Fears of an upcoming global recession have been overblown, both J.P. Morgan and HSBC Asset Management have projected in half-year outlook reports.
Investors and commentators alike have grown cautious about recession as global trade disputes have escalated in current months. This was even more fueled by the inversion of the U.S. yield curve in March, which has now persisted for over three months, meaning long-term debt became significantly cheaper than short-term debts.
Little said the U.S. “does not exhibit large imbalances that could trigger a recession” and that “a mixture of reasonable global growth, solid corporate fundamentals and supportive policy” means the global economy will remain to expand at a “reasonable pace .”
“Moving forward, the boost from last year’s tax cuts is set to diminish and the lagged impact of increases in the Fed funds rates in 2017 and 2018 also implies that growth will moderate,” Little notified CNBC.
“Nonetheless, with monetary policy still marginally accommodative, we do not expect growth to drop below its trend pace of around 2% .”
Outside the U.S., HSBC analysts notice major economies displaying steady or improving growth, led by China. While the Fed’s dovish policy pivot has proven a major factor in shoring up confidence and boosting risk assets, Chinese policy easing has been “at least as essential for global growth,” Little proposed.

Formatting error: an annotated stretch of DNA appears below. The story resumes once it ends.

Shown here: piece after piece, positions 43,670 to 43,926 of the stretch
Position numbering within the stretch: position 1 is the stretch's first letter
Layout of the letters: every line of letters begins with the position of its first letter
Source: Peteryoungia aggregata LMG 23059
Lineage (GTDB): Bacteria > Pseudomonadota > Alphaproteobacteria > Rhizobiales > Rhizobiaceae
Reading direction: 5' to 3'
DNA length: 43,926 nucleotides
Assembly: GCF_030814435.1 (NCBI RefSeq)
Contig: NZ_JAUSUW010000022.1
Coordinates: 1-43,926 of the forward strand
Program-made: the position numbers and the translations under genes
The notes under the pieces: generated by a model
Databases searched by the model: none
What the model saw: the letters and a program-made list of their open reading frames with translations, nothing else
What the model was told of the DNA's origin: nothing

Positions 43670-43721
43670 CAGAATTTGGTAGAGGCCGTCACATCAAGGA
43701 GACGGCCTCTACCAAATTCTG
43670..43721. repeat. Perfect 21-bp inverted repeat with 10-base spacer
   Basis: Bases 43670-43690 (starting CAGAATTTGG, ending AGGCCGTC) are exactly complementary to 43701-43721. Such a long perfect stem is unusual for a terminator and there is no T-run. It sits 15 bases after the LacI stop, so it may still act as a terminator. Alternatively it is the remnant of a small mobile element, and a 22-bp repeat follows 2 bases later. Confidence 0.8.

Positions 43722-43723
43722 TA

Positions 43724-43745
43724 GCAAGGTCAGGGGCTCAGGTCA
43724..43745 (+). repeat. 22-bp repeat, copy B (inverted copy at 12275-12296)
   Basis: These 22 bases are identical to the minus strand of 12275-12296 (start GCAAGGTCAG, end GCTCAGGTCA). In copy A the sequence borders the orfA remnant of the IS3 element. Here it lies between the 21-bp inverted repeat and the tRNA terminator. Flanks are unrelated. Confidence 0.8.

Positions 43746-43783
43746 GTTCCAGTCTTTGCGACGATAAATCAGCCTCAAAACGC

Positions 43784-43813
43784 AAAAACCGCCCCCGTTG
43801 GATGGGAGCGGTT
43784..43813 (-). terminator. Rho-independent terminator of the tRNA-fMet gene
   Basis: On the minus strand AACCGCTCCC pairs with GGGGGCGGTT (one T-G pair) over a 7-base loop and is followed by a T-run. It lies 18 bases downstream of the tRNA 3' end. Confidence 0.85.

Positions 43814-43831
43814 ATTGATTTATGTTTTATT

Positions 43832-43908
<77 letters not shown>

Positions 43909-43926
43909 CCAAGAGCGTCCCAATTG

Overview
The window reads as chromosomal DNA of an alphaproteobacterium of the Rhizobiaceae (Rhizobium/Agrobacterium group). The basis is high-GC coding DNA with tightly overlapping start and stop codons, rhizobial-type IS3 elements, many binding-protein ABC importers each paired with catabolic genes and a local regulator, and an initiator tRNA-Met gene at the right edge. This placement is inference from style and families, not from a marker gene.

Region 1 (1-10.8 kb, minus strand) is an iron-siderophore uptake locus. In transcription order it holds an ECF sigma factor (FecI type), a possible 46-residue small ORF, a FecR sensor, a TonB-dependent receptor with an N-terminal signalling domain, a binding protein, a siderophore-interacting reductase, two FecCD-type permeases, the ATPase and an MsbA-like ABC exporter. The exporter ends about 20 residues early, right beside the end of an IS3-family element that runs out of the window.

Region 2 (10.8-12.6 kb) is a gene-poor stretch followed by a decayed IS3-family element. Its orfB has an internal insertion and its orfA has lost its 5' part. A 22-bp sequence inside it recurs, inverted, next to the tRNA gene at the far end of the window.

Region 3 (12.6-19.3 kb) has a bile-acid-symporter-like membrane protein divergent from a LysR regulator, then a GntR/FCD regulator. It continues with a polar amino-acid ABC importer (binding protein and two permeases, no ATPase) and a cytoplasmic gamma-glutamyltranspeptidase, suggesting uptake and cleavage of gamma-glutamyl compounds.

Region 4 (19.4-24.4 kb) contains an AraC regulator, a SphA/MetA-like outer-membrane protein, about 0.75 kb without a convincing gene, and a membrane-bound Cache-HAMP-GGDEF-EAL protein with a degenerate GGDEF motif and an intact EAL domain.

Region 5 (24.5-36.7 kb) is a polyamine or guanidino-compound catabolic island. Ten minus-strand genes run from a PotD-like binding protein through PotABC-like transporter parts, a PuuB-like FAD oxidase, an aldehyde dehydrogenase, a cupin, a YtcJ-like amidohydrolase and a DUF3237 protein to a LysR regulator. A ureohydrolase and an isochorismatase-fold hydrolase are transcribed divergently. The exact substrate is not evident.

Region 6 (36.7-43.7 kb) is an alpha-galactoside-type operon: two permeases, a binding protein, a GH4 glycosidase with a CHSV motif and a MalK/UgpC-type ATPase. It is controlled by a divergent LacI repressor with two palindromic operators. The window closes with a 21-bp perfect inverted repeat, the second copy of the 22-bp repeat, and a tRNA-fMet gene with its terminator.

The note pointed to Chinese import data to suggest that domestic demand is beginning to recover from its 2018 slump and may support growth elsewhere.
While eurozone growth remains more subdued, Little argued that a “solid labor market, a resilient service sector, and accommodative policy” means the bloc should grow at around trend pace, as the manufacturing sector benefits from enhancing conditions in China.
While the Fed has recently opened the way to possible easing measures, Little suggested that market expectations for rate cuts look “too aggressive .”
“If the Fed is correct in its analysis of the economic perspective, there is scope for market rate expectations to retrace higher. Such a scenario would likely weigh on U.S. fixed-income assets,” he informed.